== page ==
Private Museums of the Past and Present

Private Museums of the Past and Present
Some of the most beloved works of art can still be found in private collections both in the United States and abroad. I will discuss some notable private museums and their founders.

In the early 20th century, many wealthy Americans traveled to Europe, purchasing works of art to be returned to the United States for their private viewing. Some would later leave their collection for the public.

One of my favorite museums in New England is the Isabella Stewart Gardner Museum in Boston, MA. The ISG Museum gained international attention because of a theft in 1990 of thirteen (13) works of art. Some of the most prized are: Vermeer's "The Concert" (1663-1666) and Rembrandt's only seascape "Christ in the Storm on the Sea of Galilee"(1633).

The ISG Museum also houses Titian's "Europa" (1562), a spectacular painting. Mrs. Gardner had her portrait painted by American artist John Singer Sargent in 1888 which can be seen in the museum today.

Another of my favorite cities for art is Washington, DC where the Phillips Collection resides. As the first museum of Modern art in America, it holds Renoir's "Luncheon of the Boating Party" (1880-1881) as well as Picasso's "The Blue Room" (1901) and Edgar Degas' "Dancers at the Barre" (1905).

The Phillips Collection is now open and celebrating their Centennial in 2021. The exhibit "Seeing Differently" can be viewed from 3/6 - 9/12, consisting of 200+ works by artists from the 19th century to present.

A private collection that I attempted to see when it was originally housed at a private residence is the Barnes Collection in Pennsylvania. In 1999 I traveled to Marion, PA, five (5) miles outside of Philadelphia to see "The Barnes."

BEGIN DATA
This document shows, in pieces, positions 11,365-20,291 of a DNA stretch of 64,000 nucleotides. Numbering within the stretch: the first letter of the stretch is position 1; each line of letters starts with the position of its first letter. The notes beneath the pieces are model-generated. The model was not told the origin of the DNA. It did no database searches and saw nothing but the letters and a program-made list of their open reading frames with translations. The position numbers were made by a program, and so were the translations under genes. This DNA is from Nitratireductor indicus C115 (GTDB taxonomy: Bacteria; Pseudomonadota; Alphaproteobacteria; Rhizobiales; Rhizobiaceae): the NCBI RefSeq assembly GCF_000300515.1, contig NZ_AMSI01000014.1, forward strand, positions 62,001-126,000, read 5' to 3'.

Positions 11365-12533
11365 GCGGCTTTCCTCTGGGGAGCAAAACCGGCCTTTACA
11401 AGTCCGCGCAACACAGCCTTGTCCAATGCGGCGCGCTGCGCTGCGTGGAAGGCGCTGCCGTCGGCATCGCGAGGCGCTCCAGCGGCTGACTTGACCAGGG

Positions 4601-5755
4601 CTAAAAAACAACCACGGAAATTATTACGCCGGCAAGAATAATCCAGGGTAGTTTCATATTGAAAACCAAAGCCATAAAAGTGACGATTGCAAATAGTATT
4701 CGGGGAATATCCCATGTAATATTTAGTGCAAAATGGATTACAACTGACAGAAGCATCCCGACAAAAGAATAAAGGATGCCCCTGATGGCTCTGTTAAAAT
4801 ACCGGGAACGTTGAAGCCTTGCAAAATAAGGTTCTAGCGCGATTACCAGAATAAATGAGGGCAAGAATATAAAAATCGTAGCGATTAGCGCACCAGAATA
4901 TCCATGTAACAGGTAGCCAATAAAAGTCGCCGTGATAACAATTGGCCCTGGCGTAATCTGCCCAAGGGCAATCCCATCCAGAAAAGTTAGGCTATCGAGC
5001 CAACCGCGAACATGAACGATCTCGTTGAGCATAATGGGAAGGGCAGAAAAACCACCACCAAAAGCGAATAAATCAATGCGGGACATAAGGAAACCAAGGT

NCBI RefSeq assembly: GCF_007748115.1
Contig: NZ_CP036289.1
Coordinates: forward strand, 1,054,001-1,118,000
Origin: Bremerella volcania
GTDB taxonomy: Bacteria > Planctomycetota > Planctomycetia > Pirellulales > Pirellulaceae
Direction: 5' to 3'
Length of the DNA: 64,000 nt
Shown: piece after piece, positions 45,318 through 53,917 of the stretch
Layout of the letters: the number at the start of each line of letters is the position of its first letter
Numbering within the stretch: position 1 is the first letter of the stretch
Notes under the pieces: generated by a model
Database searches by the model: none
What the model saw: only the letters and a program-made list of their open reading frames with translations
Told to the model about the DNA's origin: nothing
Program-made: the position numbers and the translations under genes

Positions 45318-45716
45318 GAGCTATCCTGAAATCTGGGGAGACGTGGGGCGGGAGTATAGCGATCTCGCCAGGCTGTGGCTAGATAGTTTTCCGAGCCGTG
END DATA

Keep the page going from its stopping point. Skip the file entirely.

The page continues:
I had contacted the museum in advance, asking to purchase tickets for a particular date and time when I would be in the area. We waited in our car, in an upscale residential neighborhood, only to find that we would not be admitted to the museum without tickets.

Art collector Dr. Albert Barnes charted the Barnes Foundation in 1922, having collected art and artifacts of the 18th, 19th, and 20th centuries. In 2007 the Barnes Foundation relocated to Philadelphia. It was a controversial move, 'the scandal of the art world in modern America,' as portrayed in the movie "Art of the Steal" in 2009.

The Barnes Foundation is best known for Henri Matisse's "The Joy of Life" (Le Bonheur de Vivre) (1905-1906), Georges Seurat's "Models" (1886-1888), and sixty-nine (69) Cezannes, only second to the Louvre.

I have yet to make a visit to Philadelphia, the 'city of brotherly love'.

On the other side of the Atlantic, France has two new private art museums: The Louis Vuitton Foundation, sponsored by the group LVMH which opened the art museum in 2014, and the Bourse de Commerce - Pinault collection of contemporary art, on the right bank of Paris.

With a delayed opening due to Covid, the Bourse de Commerce, a $170M project near the Louvre and Pompidou Center is the work of Japanese architect Tadao Ando.

Specifics remain a secret to this day. However, this we do know - the art will be regularly changed seasonally, and the opening show will include the history of discrimination and the value of black lives. The central rotunda contains vitrines in which to display objects d'art. Merveilleux!

You can own a canvas art print of Renoir's "Luncheon of the Boating Party" available here from Amazon.com.





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This content was written by Camille Gizzarelli. If you wish to use this content in any manner, you need written permission. Contact Camille Gizzarelli for details.